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Factors that influence tumour targeting by the enhanced permeability and retention (EPR) effect

Sat, Yee Nee; (1999) Factors that influence tumour targeting by the enhanced permeability and retention (EPR) effect. Doctoral thesis (Ph.D), UCL (University College London). Green open access

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The enhanced permeability and retention (EPR) effect describes the selective passive tumour accumulation observed when polymer-drug conjugates and liposomal formulations are administered intravenously (i.v.). This effect is attributed to the increased vascular permeability of the angiogenic tumour blood vessels and poor lymphatic drainage within solid tumour tissue. The magnitude of tumour uptake of these polymer conjugates by the EPR effect will be vital in determining the clinical success of these approaches. Initially this study sought to characterise systematically the effect of tumour size and tumour type on the EPR effect in a number of murine and human tumour xenograft models. Two probes were used, the dye Evans blue and a N-(2-hydroxypropyl)methacrylamide (HPMA) copolymer-doxorubicin conjugate (PKl). Approximately 50% of tumour models studied showed tumour size-dependent targeting, i.e. small tumours (<200 mg) displayed higher uptake when compared to larger tumours (>0.6 g), whilst the other models displayed size-independent targeting. Comparison of PKl levels after 1 h in a variety of tumour models of standardised size showed values in the range 2-18% dose/g tumour, a 10-fold variation. PKl contains a Gly-Phe-Leu-Gly spacer linking doxorubicin (DOX) to the polymer designed for intracellular cleavage by lysosomal cysteine proteases. In the same tumour models, the rate of PKl degradation at 1 h varied approximately 200-fold. When the tumour uptake of three DOX-carriers was compared in a standardised B16F10 murine melanoma model, highest accumulation was observed for Doxil (up to 13.2% dose/g tumour), > PKl (7.8% dose/g tumour) > a PAMAM dendrimer-DOX conjugate (2% dose/g tumour). Tumour levels showed a direct correlation with the plasma half-life of each carrier. To try and prolong the plasma half-life of PKl and thus improve the EPR mediated targeting, self-assembled PKl nanoparticles were prepared. However, preliminary experiments showed that these nanoparticles were not yet sufficiently stable to allow in vivo testing.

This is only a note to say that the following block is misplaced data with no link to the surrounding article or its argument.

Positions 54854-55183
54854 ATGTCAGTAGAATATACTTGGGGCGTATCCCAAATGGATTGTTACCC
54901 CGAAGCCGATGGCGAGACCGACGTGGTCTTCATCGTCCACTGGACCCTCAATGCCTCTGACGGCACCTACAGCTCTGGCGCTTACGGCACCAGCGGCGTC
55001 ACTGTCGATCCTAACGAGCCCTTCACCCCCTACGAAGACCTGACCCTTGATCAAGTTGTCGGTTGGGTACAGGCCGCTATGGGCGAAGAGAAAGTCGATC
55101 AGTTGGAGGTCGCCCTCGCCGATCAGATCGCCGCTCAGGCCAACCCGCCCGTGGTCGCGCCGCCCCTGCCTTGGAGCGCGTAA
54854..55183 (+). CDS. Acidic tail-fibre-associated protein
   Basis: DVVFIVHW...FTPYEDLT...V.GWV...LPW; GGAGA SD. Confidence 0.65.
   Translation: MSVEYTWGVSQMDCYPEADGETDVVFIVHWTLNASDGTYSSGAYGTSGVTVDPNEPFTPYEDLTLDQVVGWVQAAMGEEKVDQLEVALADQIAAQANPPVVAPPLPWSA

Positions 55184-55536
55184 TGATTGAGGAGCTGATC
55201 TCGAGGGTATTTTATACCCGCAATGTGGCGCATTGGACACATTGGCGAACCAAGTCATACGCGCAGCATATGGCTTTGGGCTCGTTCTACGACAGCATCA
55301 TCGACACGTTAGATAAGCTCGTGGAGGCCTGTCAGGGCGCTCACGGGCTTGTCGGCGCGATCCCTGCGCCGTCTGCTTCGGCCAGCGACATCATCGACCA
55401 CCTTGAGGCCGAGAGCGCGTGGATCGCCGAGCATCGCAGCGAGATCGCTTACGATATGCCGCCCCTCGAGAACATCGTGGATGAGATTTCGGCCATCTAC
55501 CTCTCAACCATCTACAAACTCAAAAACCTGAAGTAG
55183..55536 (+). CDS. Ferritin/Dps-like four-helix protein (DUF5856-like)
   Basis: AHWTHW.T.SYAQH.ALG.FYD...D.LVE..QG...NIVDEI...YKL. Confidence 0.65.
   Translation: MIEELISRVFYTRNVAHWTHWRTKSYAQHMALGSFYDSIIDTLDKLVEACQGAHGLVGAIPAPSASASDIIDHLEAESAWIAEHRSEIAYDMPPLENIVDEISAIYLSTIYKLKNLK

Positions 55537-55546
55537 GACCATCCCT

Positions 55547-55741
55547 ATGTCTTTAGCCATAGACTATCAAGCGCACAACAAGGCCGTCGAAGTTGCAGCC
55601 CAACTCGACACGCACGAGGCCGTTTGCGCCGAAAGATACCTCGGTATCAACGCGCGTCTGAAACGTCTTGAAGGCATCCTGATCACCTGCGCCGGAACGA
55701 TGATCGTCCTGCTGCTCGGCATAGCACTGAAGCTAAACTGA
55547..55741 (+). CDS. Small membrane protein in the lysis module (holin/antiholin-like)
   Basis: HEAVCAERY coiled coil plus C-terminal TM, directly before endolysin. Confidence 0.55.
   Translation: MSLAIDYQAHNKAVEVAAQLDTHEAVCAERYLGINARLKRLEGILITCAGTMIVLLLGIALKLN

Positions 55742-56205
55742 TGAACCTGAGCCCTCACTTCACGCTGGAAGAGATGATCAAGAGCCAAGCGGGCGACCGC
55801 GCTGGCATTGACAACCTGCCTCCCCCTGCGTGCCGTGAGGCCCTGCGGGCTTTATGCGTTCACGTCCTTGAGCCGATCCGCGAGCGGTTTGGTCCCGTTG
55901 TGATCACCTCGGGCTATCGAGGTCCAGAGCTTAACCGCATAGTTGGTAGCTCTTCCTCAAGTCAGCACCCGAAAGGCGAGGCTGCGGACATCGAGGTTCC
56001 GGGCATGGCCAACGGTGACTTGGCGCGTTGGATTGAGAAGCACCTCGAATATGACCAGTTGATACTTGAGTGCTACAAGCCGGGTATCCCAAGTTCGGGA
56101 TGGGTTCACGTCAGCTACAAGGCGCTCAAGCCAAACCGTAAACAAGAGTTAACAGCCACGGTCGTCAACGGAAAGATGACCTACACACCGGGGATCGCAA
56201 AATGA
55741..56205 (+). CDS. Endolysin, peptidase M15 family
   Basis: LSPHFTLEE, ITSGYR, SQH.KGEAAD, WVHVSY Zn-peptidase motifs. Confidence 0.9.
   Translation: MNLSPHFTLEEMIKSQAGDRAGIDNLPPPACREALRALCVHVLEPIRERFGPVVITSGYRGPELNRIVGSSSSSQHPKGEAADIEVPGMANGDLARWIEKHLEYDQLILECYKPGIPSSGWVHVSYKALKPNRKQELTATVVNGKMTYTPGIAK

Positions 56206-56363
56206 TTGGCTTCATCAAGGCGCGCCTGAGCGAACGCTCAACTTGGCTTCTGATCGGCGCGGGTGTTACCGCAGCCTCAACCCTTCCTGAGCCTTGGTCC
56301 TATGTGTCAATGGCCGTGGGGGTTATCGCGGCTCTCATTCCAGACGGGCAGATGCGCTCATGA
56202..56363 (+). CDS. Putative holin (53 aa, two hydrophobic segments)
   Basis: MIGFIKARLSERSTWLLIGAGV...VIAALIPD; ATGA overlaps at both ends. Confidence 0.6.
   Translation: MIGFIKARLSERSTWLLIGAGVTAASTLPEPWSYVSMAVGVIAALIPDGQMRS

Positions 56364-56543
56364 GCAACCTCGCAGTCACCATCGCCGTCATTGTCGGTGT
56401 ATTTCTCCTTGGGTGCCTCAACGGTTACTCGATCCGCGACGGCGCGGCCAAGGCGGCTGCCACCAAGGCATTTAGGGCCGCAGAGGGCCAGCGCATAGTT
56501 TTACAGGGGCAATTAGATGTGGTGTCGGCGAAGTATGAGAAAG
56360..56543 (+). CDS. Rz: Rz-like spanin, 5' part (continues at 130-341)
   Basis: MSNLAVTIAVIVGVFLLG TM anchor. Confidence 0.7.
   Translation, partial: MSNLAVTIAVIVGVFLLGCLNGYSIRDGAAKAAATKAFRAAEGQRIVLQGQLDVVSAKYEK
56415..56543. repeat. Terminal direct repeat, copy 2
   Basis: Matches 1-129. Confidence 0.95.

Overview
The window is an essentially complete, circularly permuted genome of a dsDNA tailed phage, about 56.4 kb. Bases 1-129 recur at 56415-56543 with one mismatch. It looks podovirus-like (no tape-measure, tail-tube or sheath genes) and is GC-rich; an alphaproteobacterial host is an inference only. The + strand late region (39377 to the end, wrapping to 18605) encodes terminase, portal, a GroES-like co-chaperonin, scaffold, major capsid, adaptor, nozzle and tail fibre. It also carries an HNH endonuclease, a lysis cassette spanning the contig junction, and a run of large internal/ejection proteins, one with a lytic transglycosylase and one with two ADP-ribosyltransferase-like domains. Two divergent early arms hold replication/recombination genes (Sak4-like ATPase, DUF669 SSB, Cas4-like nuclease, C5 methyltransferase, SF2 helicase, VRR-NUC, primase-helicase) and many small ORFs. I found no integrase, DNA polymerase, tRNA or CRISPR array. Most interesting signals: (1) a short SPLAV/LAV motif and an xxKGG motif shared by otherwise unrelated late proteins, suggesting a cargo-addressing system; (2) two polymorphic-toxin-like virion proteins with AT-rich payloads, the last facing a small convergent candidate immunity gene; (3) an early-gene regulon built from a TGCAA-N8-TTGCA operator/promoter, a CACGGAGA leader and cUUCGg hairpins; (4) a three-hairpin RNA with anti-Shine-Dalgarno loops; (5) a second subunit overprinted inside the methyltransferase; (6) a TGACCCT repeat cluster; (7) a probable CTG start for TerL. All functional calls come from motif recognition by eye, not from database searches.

Type: Thesis (Doctoral)
Qualification: Ph.D
Title: Factors that influence tumour targeting by the enhanced permeability and retention (EPR) effect
Open access status: An open access version is available from UCL Discovery
Language: English
Additional information: Thesis digitised by ProQuest.
URI: https://discovery.ucl.ac.uk/id/eprint/10110841
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